The Character of George Orwell's 1984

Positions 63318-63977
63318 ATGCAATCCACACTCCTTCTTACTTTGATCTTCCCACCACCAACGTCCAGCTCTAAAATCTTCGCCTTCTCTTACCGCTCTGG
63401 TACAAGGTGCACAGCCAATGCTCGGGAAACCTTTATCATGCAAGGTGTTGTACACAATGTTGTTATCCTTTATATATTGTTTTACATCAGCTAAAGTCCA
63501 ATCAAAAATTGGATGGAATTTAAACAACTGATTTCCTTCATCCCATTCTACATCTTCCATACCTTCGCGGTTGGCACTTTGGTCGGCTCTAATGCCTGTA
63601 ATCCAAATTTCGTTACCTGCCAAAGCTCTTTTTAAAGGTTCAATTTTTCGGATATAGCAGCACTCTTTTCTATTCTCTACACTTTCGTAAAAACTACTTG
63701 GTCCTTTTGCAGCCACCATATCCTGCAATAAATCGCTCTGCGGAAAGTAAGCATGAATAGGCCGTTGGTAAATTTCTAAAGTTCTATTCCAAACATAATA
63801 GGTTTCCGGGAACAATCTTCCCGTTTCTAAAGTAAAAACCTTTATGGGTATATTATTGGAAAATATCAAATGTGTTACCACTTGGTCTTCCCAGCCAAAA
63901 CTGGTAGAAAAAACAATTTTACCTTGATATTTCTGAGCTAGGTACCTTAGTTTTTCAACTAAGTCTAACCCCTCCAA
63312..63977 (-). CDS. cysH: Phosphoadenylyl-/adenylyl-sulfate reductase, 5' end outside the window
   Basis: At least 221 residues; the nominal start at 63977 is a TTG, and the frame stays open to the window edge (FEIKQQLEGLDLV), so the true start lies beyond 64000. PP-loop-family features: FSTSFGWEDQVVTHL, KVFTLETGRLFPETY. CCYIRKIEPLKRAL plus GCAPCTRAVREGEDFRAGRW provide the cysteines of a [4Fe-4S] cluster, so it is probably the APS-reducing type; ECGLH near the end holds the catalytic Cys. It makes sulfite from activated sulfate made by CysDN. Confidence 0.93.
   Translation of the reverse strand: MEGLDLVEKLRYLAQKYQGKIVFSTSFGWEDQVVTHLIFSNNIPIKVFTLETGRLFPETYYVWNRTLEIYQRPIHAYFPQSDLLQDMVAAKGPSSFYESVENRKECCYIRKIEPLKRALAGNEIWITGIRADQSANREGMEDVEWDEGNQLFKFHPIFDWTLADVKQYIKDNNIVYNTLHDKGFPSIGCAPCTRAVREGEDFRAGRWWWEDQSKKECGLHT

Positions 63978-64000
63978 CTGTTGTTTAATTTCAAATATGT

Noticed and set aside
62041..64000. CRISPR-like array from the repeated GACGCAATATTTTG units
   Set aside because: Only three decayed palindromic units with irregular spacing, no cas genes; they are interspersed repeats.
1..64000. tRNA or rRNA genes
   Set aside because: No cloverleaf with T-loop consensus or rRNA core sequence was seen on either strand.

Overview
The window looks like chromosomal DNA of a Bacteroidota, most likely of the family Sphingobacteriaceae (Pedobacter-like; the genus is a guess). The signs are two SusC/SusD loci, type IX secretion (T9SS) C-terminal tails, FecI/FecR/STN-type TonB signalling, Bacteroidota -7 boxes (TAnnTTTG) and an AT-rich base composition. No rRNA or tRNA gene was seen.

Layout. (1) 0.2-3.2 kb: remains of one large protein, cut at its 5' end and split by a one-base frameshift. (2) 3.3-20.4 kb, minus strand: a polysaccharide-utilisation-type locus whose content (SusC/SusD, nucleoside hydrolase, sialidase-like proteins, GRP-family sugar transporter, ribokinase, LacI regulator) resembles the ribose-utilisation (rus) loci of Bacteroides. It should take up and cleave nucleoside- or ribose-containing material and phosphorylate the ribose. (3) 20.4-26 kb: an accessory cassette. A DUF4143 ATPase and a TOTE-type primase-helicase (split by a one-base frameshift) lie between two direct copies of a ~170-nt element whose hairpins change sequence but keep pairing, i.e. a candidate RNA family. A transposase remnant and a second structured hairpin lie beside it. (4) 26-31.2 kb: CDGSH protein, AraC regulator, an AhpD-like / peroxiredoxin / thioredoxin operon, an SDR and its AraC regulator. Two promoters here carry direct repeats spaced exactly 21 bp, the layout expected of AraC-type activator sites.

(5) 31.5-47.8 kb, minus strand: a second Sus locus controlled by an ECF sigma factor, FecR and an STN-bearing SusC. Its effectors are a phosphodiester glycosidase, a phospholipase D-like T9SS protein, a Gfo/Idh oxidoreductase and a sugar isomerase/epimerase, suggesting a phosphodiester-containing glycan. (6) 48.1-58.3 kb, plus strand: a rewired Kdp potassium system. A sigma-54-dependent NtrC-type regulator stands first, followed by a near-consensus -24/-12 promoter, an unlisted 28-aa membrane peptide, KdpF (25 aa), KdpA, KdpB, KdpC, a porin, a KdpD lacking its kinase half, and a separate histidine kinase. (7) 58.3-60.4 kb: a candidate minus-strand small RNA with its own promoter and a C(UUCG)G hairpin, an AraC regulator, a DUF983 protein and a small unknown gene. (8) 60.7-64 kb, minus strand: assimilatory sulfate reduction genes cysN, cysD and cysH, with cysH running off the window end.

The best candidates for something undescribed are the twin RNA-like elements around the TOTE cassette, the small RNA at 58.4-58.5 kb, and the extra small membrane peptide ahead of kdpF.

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The Character of George Orwell's 1984 Not all the characters in 1984 are rounded individuals like Winston, Julia, and O'Brien. Many have parts like bit players in a stage play, carrying signboards that signal the author's intentions. If you look at them one by one, you'll be able to write about the difference between characters as people and characters as symbols, or emblems. MAJOR CHARACTERS • BIG BROTHER To begin with, Big Brother is not a real person. All-present as he is, all-powerful and forever watching, he is seen only on TV. Although his picture glares out from huge posters that shout, BIG BROTHER IS WATCHING YOU, nobody sees Big Brother in person. Orwell had several things in mind when he created Big Brother. He was certainly thinking of Russian leader Joseph Stalin; the pictures of Big Brother even look like him. He was also thinking of Nazi leader Adolph Hitler and Spanish dictator Francisco Franco. Big Brother stands for all dictators everywhere. Orwell may have been thinking about figures in certain religious faiths when he drew Big Brother. the mysterious, powerful, God-like figure who sees and knows everything-but never appears in person. For Inner Party members, Big Brother is a leader, a bogeyman they can use to scare the people, and their authorization for doing whatever they want. If anybody asks, they can say they are under orders from Big Brother. For the unthinking proles, Big Brother is a distant authority figure. For Winston, Big Brother is an inspiration. Big Brother excites and energizes Winston, who hates him. He is also fascinated by Big Brother and drawn to him in some of the sa... ... middle of paper ... So Oceania stands for the United States of America , Eurasia for Russia and Eastasia for China. The fact that the two socialist countries Eastasia and Eurasia (in our case Russia and China) are at war with each other, corresponds to our history (Usuri river). Other, non-historical symbols can be found. One of these symbols is the paperweight that Winston buys in the old junk-shop. It stands for the fragile little world that Winston and Julia have made for each other. They are the coral inside of it. As Orwell wrote: "It is a little chunk of history, that they have forgotten to alter". The "Golden Country" is another symbol. It stands for the old European pastoral landscape. The place where Winston and Julia meet for the first time to make love to each other, is exactly like the "Golden Country" of Winston's dreams.
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